If not specified, all cells were cultured in X-VIVO 15™ (BioWhittaker, Verviers, Belgium) serum-free medium at 37°C and 5% CO2 in air.
Peripheral blood was provided by the Blood Bank at Buskerud Regional Hospital with formal agreement by the patients, and approval by the regional ethics committee. Highly purified resting human B-lymphocytes (CD19+ cells) were isolated from the peripheral blood by rosetting with immunomagnetic beads (Dynabeads M450; Dynal, Oslo, Norway) as described . This procedure yields less than 0.5% T cells, 0.1% NK cells, and 0.5% monocytes as judged by indirect immunofluorescence staining.
The following cell lines from human lymphoid malignancies were maintained in RPMI 1640 (PAA Laboratories GmbH, Pasching, Austria) supplemented with 10% foetal bovine serum (FCS), 100 units/ml penicillin G, and 100 units/ml of streptomycin sulphate, but serum-starved for at least four hours and cultured in X-VIVO 15™ when included in experiments: EBV-negative BL cell lines Ramos (ECACC 85030802), HL60 (JCRB0085).
The following reagents were used at indicated concentrations: recombinant human (rhu) BMP-6 (1 μg/ml, if not specified otherwise), rhu BMP-RIB/ALK-6/Fc Chimera (5 μg/ml), rhu BMPR-II/Fc Chimera (5 μg/ml), and recombinant mouse Noggin (5 μg/ml) were purchased from R&D Systems (Abingdon, UK); Anti-IgM F(ab)2 fragments of rabbit polyclonal antibodies to human IgM heavy chain (37.5 μg/ml) was obtained from Dako, Copenhagen, Denmark and rhu CD40 ligand (CD40L, 10 ng/ml) was a gift from Immunex Corp. (Seattle, WA).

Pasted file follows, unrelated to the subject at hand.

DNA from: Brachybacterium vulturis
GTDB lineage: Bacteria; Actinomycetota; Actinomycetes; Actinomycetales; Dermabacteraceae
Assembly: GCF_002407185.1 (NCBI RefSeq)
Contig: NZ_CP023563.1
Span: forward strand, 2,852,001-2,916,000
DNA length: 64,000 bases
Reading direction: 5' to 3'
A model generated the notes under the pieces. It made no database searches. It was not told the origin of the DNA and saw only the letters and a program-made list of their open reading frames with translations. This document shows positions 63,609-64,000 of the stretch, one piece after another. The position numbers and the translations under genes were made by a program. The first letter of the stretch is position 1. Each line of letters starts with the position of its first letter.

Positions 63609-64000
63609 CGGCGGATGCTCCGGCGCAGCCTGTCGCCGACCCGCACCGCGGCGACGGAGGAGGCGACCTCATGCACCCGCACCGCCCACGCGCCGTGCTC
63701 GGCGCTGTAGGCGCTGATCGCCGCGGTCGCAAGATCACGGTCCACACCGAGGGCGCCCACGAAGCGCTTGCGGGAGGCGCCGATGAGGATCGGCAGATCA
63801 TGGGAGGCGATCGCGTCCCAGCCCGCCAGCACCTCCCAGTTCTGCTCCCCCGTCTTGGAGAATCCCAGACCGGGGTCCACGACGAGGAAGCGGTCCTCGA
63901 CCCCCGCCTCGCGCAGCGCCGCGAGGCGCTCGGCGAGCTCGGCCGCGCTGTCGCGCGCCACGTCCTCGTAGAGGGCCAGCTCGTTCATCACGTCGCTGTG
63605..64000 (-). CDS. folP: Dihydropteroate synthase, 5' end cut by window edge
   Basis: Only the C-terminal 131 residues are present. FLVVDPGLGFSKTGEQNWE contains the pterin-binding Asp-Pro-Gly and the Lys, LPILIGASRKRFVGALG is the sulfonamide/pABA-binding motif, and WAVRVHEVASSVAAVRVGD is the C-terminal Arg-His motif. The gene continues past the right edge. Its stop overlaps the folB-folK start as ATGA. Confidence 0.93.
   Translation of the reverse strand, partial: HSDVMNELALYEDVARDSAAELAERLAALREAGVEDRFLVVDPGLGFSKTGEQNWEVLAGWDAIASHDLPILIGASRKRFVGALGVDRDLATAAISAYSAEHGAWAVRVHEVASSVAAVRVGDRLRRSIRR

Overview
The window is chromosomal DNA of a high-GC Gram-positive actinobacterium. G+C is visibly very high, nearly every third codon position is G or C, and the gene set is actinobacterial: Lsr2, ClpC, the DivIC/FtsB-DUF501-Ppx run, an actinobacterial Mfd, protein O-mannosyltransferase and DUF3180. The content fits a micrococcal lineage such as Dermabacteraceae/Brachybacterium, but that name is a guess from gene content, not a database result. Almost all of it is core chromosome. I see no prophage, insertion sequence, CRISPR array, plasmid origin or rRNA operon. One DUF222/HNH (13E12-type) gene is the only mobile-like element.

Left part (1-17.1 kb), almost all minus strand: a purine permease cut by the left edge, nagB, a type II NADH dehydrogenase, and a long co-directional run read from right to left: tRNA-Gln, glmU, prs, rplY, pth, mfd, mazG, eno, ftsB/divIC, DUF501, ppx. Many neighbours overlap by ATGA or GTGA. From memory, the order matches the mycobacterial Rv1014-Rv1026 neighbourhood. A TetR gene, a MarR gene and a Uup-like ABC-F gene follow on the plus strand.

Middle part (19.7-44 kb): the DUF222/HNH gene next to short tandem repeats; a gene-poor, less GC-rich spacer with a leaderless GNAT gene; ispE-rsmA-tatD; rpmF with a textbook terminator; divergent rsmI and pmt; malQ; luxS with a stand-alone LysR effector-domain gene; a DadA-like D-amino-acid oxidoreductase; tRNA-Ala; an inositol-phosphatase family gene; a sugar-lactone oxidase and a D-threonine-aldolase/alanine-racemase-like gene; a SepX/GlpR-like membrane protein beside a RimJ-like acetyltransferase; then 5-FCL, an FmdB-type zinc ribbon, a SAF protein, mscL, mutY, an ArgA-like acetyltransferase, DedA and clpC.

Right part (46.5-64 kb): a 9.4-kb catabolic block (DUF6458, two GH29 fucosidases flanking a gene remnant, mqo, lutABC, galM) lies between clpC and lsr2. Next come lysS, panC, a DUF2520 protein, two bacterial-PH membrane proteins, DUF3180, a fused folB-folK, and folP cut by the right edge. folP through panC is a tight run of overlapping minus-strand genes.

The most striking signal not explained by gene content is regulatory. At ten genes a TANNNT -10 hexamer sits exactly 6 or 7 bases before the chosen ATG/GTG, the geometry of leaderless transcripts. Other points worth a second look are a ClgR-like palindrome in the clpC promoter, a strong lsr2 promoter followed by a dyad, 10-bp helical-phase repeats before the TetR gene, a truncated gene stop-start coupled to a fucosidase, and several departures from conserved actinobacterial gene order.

Antibodies used for flow cytometric analysis and immunoblot analysis
Antibodies against the human BMP-receptors Act-RIA, BMP-RIB, BMPR-II, Act-RIIA and Act-RIIb were purchased from R & D Systems (Abingdon, UK). Detection of the BMP-6-protein has been tried with the following antibodies: goat polyclonal anti-BMP-6 (Santa Cruz, San Diego, CA, USA), monoclonal mouse anti-BMP-6 and polyclonal goat anti-BMP-6 from R & D Systems (Abingdon, UK), and mouse monoclonal anti-BMP-6 (Chemicon International Inc, Temecula, CA, USA).
Characterisation of BMP-signalling pathways was done by use of anti-phospho-Smad1, -5, -and 8 polyclonal antibody (Chemicon, Temecula, CA, USA). Expression levels of Id1–3 proteins were detected with polyclonal rabbit antibody and detection was blocked with blocking peptide from Santa Cruz Biotechnology (Santa Cruz, San Diego, CA, USA). As secondary antibodies served anti-mouse, anti-goat or anti-rabbit IgG- horseradish peroxidase (HRP) from Dakocytomation AS (Copenhagen, Denmark) for immunoblot analysis. Anti-β-actin was from Santa-Cruz. From Becton Dickinson (San Jose, CA), we purchased anti-CD19-PE, anti-CD19-FITC. The antibodies used for cell sorting were anti-CD19 PC5 from Immunotech SA (Marseille, France) and anti-CD27 PE from Becton Dickinson, Biosciences Pharmingen (San Diego, CA, USA).